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  HOME | Uruguay

“Chino” Recoba’s Band Prepares to Compete at Uruguayan Carnival

MONTEVIDEO – Members of the Don Timoteo troupe, created by soccer star Alvaro “Chino” Recoba, say that comradeship and participating in Uruguay’s Carnival are more important than retaining the title of champions they earned in this South American country’s month-long revelry.

“We see the contest with a different approach: the ‘murga’ seeks, first, to provide entertainment and to reach all audiences,” troupe member Martin Grandal told Efe. “Winning is a major thing, but that is not the goal.”

Last year, Don Timoteo scored 1,524 points in the “murgas” category, the fifth time a troupe with that name won the Uruguayan Carnival contest.

“Victory was divine, a great joy to share with friends,” said Maximiliano Mendez, another of the group’s members, adding that “if we had not won, the joy would not have been diminished.”

A total of 17 troupes participate in the highly competitive “murgas” category of the Uruguayan carnival, considered the longest in the world, and only one will take the prize.

“There is a whole side of this that we keep at a distance and we try to have fun,” said the group’s coordinator, Diego Bello. “Carnival is about merrymaking and we must take it for what it is.”

Makeup and the “mate” infusion fill the improvised dressing room that Don Timoteo has established at the modest Repecho soccer club, which serves as the headquarters for rehearsals, and where murga members gather in the hours prior to their performance around “tablados,” or temporary stages built in different Montevideo neighborhoods.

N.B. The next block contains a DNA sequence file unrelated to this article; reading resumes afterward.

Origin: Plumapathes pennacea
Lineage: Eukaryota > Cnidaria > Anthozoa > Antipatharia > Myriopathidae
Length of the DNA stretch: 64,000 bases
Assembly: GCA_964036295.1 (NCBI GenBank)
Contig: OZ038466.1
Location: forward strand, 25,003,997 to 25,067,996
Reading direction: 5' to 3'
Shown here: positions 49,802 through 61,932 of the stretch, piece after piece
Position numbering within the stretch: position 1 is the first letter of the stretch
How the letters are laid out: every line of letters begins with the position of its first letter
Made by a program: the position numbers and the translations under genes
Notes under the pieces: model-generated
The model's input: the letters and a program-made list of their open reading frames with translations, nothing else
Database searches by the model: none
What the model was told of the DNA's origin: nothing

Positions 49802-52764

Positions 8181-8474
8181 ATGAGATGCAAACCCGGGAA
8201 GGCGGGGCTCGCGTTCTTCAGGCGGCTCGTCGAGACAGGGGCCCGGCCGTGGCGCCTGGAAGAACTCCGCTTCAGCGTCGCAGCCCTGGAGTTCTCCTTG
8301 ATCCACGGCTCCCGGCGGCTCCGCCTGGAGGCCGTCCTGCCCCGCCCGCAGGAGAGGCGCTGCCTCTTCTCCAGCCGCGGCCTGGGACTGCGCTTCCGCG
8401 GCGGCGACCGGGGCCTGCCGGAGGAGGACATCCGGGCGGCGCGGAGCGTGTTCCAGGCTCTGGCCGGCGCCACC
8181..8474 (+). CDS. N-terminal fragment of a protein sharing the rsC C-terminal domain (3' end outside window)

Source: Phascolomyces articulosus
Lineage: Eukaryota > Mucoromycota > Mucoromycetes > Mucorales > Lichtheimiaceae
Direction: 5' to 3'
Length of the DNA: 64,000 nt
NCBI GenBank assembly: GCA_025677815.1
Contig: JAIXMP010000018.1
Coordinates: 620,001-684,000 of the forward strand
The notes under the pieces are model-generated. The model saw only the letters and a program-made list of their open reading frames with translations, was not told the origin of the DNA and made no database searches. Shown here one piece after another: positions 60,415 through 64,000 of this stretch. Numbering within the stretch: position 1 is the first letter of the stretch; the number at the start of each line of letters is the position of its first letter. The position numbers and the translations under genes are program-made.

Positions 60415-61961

The vibe is mostly masculine and relaxed, more akin to that of a soccer team than to a folk music group, but it fits into the small South American nation, where a carnival troupe’s followers can be compared to soccer teams’ fans.

Carnival performances draw audiences “similar to soccer games during league matches,” and who crowd around the tablados and fill the beachside Summer Theater.

Mendez admitted, though, that Don Timoteo members were not burdened by fame like soccer players, and, with a laugh, he said that despite his success on stage, no one recognizes him in the streets.

As they put the final touches on their makeup, Don Timoteo members tune their voices and disguise themselves with a mix of circus characters and Venetian carnival masks.

Face paint may run off in the heat of performances, but Don Timoteo members said that was not important since what mattered was to enjoy the fruits of months of preparation on stage.


 

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